alopecia
ALOPECIA

Alopecia is an involuntary loss of hair usually in the scalp that may occur anywhere over the body.
Scarring alopecia is severe inflammation of the hair follicle result in irreversible damage.
Non-scarring alopecias are reversible.
Alopecia may  be abrupt or gradual in onset.
Most common causes include androgenic alopecia (male & female pattern baldness) & alopecia areata.
History should be reviewed for medications, severe diet restriction, vitamin A supplementation, thyroid symptoms, concomitant illness & stress factor.

Patient Education

Androgenic Alopecia (Males and Females)
  • Androgenic alopecia affects a large percentage of the population
  • Educate the patient on his/her treatment options
    • Patients may choose not to treat when presented with their options
  • Provide reassurance and supportive counseling to assist them in overcoming their hair loss
  • Patient may use hairstyling techniques (eg hair spray, teasing, coloring, etc) as a way of dealing with hair loss
    • Frequent shampooing does not increase hair loss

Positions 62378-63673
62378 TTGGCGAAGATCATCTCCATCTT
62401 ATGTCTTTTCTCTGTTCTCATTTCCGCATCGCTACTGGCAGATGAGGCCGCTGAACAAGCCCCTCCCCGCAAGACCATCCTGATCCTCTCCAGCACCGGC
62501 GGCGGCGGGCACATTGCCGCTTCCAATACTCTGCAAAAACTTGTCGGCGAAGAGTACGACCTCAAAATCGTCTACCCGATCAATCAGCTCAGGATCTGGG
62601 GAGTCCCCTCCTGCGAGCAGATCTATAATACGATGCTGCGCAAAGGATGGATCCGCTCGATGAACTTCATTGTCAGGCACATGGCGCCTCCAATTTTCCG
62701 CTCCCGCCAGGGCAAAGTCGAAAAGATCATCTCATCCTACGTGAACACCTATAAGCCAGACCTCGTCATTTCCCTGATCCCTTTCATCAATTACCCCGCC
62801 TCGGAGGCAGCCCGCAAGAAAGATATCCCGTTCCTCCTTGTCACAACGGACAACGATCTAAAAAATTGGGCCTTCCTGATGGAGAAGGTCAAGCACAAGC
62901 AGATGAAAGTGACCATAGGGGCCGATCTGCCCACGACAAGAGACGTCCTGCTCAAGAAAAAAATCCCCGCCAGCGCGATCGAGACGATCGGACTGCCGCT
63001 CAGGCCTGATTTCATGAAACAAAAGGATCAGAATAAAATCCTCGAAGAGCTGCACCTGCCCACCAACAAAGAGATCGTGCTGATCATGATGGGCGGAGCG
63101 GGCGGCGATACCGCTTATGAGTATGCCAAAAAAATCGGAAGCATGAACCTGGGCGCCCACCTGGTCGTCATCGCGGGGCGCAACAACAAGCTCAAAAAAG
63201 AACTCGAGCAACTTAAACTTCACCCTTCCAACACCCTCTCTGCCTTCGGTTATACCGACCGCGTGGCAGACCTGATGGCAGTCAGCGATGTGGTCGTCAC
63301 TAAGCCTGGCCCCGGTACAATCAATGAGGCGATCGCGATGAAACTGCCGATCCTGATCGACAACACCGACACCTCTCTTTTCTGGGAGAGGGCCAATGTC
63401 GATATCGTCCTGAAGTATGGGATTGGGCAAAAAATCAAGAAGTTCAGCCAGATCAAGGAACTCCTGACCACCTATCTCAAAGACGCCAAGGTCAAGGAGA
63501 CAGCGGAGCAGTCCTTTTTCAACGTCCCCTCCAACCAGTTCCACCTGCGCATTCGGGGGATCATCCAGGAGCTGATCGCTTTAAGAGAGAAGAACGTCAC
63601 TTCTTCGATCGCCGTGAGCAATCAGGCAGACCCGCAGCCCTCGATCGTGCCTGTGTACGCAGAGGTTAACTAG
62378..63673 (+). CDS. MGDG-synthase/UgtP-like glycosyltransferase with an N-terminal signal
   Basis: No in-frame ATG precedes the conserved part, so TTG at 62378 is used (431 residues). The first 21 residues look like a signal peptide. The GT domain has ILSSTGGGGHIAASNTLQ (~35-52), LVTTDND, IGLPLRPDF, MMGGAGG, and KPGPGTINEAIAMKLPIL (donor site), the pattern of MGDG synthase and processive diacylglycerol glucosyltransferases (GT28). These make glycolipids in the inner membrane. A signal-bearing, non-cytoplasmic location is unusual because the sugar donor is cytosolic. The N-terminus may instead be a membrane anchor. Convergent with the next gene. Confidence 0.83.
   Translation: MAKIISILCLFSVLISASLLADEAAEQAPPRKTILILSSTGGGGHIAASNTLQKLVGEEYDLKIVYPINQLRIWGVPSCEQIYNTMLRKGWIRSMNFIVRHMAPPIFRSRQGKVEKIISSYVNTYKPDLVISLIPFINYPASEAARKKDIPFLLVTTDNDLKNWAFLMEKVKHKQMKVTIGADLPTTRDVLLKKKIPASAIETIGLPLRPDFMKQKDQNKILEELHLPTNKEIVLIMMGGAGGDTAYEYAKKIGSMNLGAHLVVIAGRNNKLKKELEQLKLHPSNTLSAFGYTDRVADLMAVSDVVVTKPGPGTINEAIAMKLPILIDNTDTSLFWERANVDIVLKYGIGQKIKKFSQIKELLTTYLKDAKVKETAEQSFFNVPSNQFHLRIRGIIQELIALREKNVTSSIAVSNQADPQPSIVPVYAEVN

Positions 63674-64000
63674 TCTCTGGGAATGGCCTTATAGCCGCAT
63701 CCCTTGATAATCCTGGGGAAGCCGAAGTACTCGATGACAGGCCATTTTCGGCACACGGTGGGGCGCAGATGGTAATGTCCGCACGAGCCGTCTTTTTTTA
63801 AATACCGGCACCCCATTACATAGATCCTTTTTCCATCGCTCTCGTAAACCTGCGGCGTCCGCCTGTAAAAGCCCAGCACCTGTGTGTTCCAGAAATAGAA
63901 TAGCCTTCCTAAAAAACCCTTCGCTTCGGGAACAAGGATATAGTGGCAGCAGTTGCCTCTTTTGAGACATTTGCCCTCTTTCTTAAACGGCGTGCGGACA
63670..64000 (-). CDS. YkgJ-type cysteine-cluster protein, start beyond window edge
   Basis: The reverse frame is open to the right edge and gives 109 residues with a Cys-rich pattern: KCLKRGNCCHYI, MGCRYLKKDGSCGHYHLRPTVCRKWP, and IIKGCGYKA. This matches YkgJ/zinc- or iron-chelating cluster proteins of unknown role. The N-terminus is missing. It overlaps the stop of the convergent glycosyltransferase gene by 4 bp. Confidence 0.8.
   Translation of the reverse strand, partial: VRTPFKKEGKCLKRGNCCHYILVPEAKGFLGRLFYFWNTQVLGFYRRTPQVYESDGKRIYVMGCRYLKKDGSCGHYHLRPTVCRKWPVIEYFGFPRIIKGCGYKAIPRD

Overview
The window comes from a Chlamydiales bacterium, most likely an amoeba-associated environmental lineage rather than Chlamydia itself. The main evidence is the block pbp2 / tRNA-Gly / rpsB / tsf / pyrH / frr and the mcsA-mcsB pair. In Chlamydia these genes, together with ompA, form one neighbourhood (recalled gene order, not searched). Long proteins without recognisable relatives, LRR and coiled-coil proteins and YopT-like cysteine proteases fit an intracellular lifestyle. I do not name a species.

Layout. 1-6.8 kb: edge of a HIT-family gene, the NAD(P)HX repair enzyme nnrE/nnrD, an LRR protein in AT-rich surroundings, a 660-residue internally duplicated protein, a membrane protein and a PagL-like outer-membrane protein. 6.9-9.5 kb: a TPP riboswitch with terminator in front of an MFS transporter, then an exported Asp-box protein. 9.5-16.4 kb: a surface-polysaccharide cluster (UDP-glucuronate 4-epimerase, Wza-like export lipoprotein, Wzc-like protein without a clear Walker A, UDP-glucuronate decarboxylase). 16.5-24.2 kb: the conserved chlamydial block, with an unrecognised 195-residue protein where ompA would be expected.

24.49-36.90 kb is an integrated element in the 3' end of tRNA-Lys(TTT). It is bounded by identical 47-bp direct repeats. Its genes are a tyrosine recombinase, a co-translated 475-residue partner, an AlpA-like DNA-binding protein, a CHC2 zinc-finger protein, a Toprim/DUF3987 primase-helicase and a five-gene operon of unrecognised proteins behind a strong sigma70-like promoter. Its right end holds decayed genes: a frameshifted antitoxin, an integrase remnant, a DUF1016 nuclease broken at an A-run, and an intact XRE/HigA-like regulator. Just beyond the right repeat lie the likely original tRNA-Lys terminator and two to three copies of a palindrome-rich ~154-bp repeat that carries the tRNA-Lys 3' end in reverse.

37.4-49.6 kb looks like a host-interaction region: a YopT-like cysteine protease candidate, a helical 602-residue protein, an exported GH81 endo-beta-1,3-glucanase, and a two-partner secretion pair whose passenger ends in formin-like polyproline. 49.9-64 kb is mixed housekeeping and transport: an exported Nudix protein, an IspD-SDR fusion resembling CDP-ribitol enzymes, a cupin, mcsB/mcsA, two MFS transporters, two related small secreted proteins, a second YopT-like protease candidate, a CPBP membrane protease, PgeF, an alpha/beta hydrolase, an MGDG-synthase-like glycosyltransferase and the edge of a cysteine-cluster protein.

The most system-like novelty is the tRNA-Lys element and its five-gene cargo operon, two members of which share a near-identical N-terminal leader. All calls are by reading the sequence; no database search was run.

• Avoidance of hair care products likely to damage scalp or hair
  • Adequate diet, especially one with adequate protein
    • National Institute of Health recommendation: 0.8 g/kg daily
  • Discontinue drugs that could negatively affect hair growth
Alopecia Areata
  • It is important to educate patient about alopecia areata
    • Autoimmune disease where the trigger factors are unknown
    • Treatment options are palliative and do not alter the ultimate course of the disease
    • Alopecia areata is a dynamic condition and quite often undergoes spontaneous resolution
  • Explain to patient that the condition does not affect one’s general health
  • Provide psychosocial support
Editor's Recommendations
Most Read Articles
29 Nov 2019
Metformin Extended Release 500 mg,750 mg, and 1000 mg
4 days ago
Men who undergo flexible cystoscopy, particularly with a longer dwell time, may benefit from intraurethral lidocaine as it provides significant pain reduction, suggest the results of a meta-analysis. Evidence is lacking for other tested interventions.
Pearl Toh, 4 days ago
Getting just under one extra hour of sleep per night can go a long way for the health of college students, who are often sleep-deprived, a study suggests.
3 days ago
While douching is not associated with the risk of ovarian cancer, the combination of talc and commercially available douches contributes to a modest increase in the risk of epithelial ovarian cancer beyond that conferred by talc use alone, as shown in a recent study.